By Barbara Klugh
Numbers 6:22-27; Psalm 8; Galatians 4:4-7; Luke 2:15-21. . Go to www.lectionarypage.net to read or print the weekly lectionary text. In this week’s readings, God gives Moses and Aaron the words of the priestly blessing, Paul reminds us of our adoption as God’s children, and, in accordance to the Law, Jesus is circumcised and named on the eighth day.
Numbers 6:22-27: The Book of Numbers tells the story of Israelites’ 40-year wilderness journey as they traveled from Mt. Sinai to the River Jordan. The distance was about 200 miles, but it took 40 years of spiritual formation—and transformation—for the Israelites to make their journey from slavery to freedom.
In this week’s reading, God tells Moses and Aaron the blessing to be given by the priests to the gathered community. This blessing has been used throughout the centuries in Christian and Jewish communities.
The Lord bless you and keep you;
the Lord make his face to shine upon you, and be gracious to you;
the Lord lift up his countenance upon you, and give you peace.
Here’s a beautiful rendition of the Priestly Blessing by John Rutter and the Cambridge Singers.
Psalm 8: This week’s psalm is a hymn of praise to God as Creator, and the psalmist is amazed and humbled at the duties and responsibilities God has given to human beings. “What is man that you should be mindful of him? The son of man that you should seek him out? You have made him but a little lower than the angels; you adorn him with glory and honor. You give him mastery over the works of your hands; you put all things under his feet.”
Galatians 4:4-7: In his Letter to the Galatians, Paul defends himself from attacks against his authority, and defends the gospel against the false teachings of a group of Jewish-Christians. They were teaching that the followers of Jesus needed to observe the rules and regulations of the Law of Moses.
In this week’s reading, Paul explains that at the right time, “God sent His Son, born of a woman, born under the law….” By being born of a woman, Jesus shared our human nature. Also, because Jesus was born under the Law, he was born a Jew. Yet through his life, death, and resurrection, we are set free from the Law and have become adopted children of God and heirs to God’s kingdom. Just as Jesus did, we too, can call out to God, saying, “Abba! Father!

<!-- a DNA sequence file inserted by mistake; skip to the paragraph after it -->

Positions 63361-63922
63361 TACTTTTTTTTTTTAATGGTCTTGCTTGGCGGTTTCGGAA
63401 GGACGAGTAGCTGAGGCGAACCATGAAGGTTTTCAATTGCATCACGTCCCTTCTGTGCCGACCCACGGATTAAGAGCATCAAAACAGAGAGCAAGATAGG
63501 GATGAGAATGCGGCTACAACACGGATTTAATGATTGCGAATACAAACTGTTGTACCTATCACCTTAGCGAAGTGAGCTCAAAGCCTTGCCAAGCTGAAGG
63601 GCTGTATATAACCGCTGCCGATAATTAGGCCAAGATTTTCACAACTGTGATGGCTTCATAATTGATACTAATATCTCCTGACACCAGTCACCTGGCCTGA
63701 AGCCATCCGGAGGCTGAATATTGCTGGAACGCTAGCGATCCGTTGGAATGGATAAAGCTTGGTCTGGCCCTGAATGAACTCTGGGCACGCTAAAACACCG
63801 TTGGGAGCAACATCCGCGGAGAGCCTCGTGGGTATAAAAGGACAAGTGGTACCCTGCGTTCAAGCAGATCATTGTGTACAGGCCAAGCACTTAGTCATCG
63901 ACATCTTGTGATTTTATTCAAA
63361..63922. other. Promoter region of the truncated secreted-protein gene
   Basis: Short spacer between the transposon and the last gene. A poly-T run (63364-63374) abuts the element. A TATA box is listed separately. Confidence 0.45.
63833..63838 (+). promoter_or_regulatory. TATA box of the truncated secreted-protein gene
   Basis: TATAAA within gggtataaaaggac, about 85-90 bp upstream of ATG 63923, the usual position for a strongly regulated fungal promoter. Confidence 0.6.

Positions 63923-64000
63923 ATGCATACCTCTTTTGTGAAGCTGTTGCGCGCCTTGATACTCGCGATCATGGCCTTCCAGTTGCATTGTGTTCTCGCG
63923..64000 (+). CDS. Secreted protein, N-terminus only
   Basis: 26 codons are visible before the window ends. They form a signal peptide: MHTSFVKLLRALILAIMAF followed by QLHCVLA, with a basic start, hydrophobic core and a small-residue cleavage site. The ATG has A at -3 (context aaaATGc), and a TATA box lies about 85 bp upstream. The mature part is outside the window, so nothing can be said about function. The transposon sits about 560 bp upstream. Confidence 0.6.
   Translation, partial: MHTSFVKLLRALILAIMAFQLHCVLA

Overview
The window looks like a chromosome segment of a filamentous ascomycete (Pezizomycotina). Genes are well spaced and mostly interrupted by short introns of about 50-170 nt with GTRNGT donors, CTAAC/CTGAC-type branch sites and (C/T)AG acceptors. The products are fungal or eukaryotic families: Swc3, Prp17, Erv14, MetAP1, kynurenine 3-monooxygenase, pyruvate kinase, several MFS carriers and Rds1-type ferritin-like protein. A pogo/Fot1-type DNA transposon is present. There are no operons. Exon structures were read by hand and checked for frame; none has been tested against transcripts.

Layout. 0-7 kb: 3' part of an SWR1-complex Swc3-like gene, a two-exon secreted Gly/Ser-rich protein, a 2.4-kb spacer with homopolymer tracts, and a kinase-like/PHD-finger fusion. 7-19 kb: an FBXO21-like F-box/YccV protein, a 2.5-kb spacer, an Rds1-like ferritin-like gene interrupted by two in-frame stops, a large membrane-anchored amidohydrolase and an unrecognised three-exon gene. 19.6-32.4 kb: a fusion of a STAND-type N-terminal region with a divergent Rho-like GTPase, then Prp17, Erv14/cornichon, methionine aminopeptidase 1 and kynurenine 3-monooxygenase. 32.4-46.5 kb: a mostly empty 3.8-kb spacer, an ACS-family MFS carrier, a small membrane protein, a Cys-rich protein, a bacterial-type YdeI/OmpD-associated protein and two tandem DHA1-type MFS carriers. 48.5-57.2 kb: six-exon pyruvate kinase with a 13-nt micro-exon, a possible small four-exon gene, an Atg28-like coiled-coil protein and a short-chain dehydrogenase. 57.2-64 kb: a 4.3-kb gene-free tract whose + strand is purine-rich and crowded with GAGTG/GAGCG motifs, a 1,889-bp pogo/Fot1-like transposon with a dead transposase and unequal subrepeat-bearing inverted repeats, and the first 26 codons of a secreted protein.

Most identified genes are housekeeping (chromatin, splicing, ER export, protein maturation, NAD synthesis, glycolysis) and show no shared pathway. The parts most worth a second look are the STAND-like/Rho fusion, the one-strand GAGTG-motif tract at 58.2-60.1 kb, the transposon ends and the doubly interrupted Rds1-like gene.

*Christ Pantocrator (“Almighty” or “All-powerful”) icon at St. Catherine’s Monastery located at the foot of Mt. Sinai in Egypt. From the 6th century, this is the oldest known icon of Christ Pantocrator. The two different facial expressions on either side may emphasize Christ’s two natures as fully God and fully human. In iconography the right hand often is raised in blessing, though in this icon the right hand depicts the conventional rhetorical gesture that represents teaching. The left had holds a closed book with a richly decorated cover featuring the cross and represents the Gospels. (Information from Wikipedia.)
Luke 2:15-21: Earlier in his gospel, Luke has told us of the birth of Jesus in the city of David called Bethlehem. He told us that the shepherds in the fields were visited by an angel who brought them the good news of the birth of “a Savior, who is the Messiah, the Lord.” Then the multitude of the heavenly host joined the angel and praised God, saying, “Glory to God in the highest heaven, and on earth peace among those whom he favors.”
In this week’s reading, the angel has left the shepherds and returned to heaven. The shepherds decide to go to Bethlehem right away and see the holy baby for themselves. Sure enough, the shepherds went to Bethlehem “and found Mary, Joseph, and the baby lying in the manger.” Then they spread the good news to others, who were amazed.
If you remember, before Jesus was conceived and angel had said to Mary, “You will conceive in your womb and bear a son and you will name him Jesus.” And so it was. “After eight days had passed it was time to circumcise the child and he was called Jesus, the name given by the angel before he was conceived in the womb.”